WordPress websites can benefit from AI-powered content generation. Jetpack, a software company owned by WordPress’ parent, has unveiled a new WordPress plugin, Jetpack AI Assistant, which integrates OpenAI content generation directly into the WordPress editor. This allows publishers to generate content within the WordPress publishing workflow.
The plugin offers 20 free requests, after which users can opt for the unlimited paid version at $10 per month. The paid version includes high volume requests and priority support. The AI assistant is available within the WordPress editor block and features a conversational user interface.
Jetpack AI Assistant can create articles, titles, summaries, check spelling and grammar, and translate between multiple languages.
AirDrop and other file-sharing programs face tighter government controls in China
New rules released by the Cyberspace Administration of China will more strictly regulate wireless technologies that allow users to instantly send files, images, and other data to nearby devices, it has been reported.
Customers will be required to register their identities with service providers, who will likely be required to hand over user data to the authorities on security grounds if requested. Meanwhile, new features linked to the ‘mobilisation of public opinion’ will have to undergo a security assessment before they can be released.
AirDrop was reportedly used during demonstrations against China’s zero-Covid measures last year and the new rules are part of a wider clampdown on communications technology, including encrypted-messaging apps.
Amazon to close China app store, further retreating from the market
Amazon will close its official app store in China on July 17, according to reports. The company's latest retreat from the Chinese market, which was announced without a detailed explanation of the reasons behind the move, follows last year’s announcement that its Kindle e-book service would also shut.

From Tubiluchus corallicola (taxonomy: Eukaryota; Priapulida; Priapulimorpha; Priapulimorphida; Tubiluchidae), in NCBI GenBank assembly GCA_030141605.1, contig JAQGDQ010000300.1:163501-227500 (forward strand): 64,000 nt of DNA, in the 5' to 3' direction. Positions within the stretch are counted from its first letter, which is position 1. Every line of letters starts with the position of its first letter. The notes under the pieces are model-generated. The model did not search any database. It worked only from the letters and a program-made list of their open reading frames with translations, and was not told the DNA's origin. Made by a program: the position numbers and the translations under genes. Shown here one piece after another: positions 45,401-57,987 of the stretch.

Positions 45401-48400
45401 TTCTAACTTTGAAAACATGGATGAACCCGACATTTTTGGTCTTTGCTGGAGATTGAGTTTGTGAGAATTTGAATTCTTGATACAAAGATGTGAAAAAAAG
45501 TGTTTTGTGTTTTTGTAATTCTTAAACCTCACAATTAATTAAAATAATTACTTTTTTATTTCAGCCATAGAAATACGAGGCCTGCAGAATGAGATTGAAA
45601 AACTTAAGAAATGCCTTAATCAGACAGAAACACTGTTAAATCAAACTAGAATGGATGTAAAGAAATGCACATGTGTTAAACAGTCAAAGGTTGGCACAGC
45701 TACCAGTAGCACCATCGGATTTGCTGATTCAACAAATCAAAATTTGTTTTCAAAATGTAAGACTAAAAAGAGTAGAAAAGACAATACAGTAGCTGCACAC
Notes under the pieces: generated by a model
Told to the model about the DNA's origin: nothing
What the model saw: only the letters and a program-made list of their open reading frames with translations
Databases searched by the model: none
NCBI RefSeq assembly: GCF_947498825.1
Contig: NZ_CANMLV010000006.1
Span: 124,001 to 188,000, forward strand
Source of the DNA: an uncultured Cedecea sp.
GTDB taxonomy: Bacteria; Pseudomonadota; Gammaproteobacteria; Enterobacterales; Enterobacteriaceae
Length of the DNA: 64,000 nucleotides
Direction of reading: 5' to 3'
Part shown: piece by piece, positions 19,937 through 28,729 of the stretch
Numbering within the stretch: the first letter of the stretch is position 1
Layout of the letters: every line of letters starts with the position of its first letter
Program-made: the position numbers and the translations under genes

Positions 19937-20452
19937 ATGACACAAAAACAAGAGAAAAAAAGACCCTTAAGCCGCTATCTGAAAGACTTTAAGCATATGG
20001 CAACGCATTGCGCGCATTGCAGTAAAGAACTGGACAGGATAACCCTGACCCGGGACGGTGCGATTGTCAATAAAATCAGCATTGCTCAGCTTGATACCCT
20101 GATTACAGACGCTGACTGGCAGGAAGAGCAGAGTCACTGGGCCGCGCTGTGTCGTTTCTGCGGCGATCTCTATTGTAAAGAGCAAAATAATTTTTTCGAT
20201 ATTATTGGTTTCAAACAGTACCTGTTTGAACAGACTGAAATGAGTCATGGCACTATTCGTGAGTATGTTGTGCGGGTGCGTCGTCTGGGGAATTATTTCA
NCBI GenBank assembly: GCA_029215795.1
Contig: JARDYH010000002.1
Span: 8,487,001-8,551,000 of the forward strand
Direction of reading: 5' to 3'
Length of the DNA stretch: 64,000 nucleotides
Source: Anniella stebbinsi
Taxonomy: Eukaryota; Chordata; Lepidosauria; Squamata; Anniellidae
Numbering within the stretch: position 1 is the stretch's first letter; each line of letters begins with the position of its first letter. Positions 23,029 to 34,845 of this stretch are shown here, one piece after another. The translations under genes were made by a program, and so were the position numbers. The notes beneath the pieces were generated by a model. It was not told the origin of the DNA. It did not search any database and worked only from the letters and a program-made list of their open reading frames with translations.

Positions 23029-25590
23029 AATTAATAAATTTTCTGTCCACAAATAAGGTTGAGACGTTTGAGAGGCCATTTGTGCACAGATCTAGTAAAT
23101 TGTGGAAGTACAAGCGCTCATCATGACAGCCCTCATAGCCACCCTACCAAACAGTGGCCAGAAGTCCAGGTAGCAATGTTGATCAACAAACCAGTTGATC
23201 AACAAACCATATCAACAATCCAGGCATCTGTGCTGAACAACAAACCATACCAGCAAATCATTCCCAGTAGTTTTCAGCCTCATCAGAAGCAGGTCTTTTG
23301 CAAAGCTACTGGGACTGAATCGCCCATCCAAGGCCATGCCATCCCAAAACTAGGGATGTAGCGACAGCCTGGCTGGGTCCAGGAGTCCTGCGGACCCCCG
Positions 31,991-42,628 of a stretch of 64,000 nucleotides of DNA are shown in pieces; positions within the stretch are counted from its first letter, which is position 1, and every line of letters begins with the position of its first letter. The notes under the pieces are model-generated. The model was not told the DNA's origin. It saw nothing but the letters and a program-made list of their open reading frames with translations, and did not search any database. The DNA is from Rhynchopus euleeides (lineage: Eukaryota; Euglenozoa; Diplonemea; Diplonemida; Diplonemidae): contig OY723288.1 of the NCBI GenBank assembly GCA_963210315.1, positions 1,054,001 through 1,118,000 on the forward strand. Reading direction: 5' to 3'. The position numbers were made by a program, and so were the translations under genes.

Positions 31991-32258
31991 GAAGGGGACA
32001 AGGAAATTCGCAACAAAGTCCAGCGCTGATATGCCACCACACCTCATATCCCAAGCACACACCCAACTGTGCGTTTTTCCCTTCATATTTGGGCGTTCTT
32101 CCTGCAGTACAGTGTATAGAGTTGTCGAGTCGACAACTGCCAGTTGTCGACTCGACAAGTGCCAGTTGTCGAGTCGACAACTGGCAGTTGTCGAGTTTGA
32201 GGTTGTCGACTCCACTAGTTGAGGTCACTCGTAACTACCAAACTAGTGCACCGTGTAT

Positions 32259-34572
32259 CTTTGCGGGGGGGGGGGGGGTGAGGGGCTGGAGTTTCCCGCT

Its official shopping site Amazon.cn will remain operational, as will other services such as Amazon Global Selling, Amazon Global Store and cloud unit Amazon Web Services (AWS). Amazon ranked 12th among all e-commerce platforms in China, far behind the top three Taobao, JD.com and short video app Douyin.
Army of fake social media accounts defend UAE presidency of climate summit
An army of some 100 fake social media accounts across Twitter and Medium have been defending the appointment of Dr Sultan al Jaber and the UAE as the president designate and host of Cop28.
Posts from the fake accounts claimed: “The UAE’s commitment to being the perfect host for Cop28 is a testament to its leadership in tackling climate change,” and that Al Jaber is “the ally the climate movement needs”. Others retweeted content from the official Cop28 account or otherwise tried to rebuke criticism.
The accounts were revealed by Dr. Marc Owens on Twitter, a professor at Hamad Bin Khalifa University in Qatar, and an expert in social media disinformation. He described the phenomenon as “a large, multilingual astro-turfing effort” using at least 100 fake accounts and 30,000 tweets.
The Cop28 presidency responded stating that the fake accounts were “...generated by outside actors unconnected to Cop28 and are clearly designed to discredit Cop28 and the climate process.”
This latest controversy comes after the presidency was accused of greenwashing its Wikipedia page last week.